Iranian director Asghar Farhadi has become the face of a subgenre that might be labelled “social intrigue,” as his films address the miscommunications, misunderstandings and recriminations that lead to low-level tragedy among ordinary people. Exacerbating this disconnect is usually a difference in social class and an inclination towards gossip. As such, the title of his new film, Everybody Knows (Todos Lo Saben in Spanish), seems on the nose almost to the point of self-parody.

If only it weren’t so apt. The acclaimed director brings his niche expertise – which previously won him Oscars for A Separation and The Salesman – to a Spanish village in the country where everybody knows everybody else, and everybody knows everybody else’s secrets. Everybody does not always know that everybody knows these secrets, which complicates a joyous wedding celebration that goes south when the niece of the bride is kidnapped and held for ransom.

everybody knows

Everybody Knows is not Farhadi’s first film outside his native Iran – that was 2013’s The Past, set in France. But it’s his first film with no Iranian characters and with genuine international stars, those being Javier Bardem, Penelope Cruz and to a lesser extent, Argentian treasure Ricardo Darin. That could explain what seems to be a move into more high concept territory, as Farhadi’s previous films never dealt with anything so fragrant of a genre filmmaking as a kidnapping.

O ye of little faith. In Farhadi’s hands, that inciting incident is merely a means of exploring unexpected character relationships, age-old resentments and stiff challenges to the bonds of family that peel away like the layers of an onion. Farhadi is a master at drawing out the increasingly serpentine connections between characters and the events in their lives, without ever once confusing the narrative. He structures his script with all the tension of a great whodunnit, which this also is. But that’s just the cherry on top of what is a soulful and powerful consideration of the ties that bind people together.

There are no fewer than a dozen significant characters who crop up around this wedding, held in this idyllic town located in among vineyards, with its cobblestone streets, plazas and old bell tower. Farhadi’s world building is exceptional, as these characters take shape with an infinite finesse on his part. When we plunge in with them for two hours and ten minutes, we feel like we’ve lived the last two decades of their lives with them.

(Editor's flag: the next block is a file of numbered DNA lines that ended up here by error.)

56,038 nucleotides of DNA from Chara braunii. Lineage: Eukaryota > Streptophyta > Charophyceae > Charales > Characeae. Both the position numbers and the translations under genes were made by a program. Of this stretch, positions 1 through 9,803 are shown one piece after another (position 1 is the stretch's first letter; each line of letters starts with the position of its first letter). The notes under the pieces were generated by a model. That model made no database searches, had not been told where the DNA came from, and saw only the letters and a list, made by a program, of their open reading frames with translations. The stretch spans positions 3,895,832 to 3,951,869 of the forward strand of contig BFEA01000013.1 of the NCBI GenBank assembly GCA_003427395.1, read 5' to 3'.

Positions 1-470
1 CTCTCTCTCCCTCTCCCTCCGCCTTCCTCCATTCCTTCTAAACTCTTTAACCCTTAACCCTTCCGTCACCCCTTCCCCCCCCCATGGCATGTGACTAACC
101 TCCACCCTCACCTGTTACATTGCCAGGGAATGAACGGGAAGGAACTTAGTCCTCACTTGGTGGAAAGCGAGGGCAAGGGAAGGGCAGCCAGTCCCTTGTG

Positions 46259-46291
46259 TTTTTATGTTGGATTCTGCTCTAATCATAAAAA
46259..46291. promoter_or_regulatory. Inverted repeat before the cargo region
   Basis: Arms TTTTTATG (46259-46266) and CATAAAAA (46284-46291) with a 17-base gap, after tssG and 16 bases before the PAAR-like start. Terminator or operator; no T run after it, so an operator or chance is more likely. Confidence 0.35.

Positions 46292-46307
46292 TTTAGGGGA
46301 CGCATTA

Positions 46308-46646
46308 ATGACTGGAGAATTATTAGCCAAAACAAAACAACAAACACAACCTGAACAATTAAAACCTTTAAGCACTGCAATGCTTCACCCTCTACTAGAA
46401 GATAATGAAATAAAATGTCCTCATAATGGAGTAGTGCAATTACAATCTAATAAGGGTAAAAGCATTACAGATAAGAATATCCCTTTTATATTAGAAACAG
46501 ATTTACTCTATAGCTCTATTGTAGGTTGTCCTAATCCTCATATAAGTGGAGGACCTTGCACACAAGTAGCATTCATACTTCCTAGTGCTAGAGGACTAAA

That’s a tribute to the skill of both Farhadi and his outstanding cast. To say that Cruz and Bardem give career-best performances might not be accurate with the careers they’ve enjoyed, but they’re up there. Farhadi makes great use of the actors’ familiarity with one another, as this marks more than a half dozen times on screen together. Their chemistry is key to the way the movie crackles.

everybody knows

What makes it consummately Farhadi is that the kidnappers do not seem likely to be just your run-of-the-mill bad guys in black masks, even though they leave newspaper clippings of another kidnapping to create that impression. It becomes clear early on that the daughter who was kidnapped, a teenager, was chosen over her younger brother for a particular reason, and that insider information appears to have played a role. Insider information that could only be obtained through gossip and through an understanding of two decades in the life of one prominent local family.

Everybody Knows explores what parents will do (or not do) for their children and the complicated relationship between the past and the present, particularly for people who were once in love. It also shows us what a fragile membrane exists between joy and despair. Farhadi stages a grand wedding celebration that exemplifies everything that is wonderful about the kinship among people … only to undercut it with the other side of intimacy’s double-edged sword. Everybody Knows is a masterpiece.

10 / 10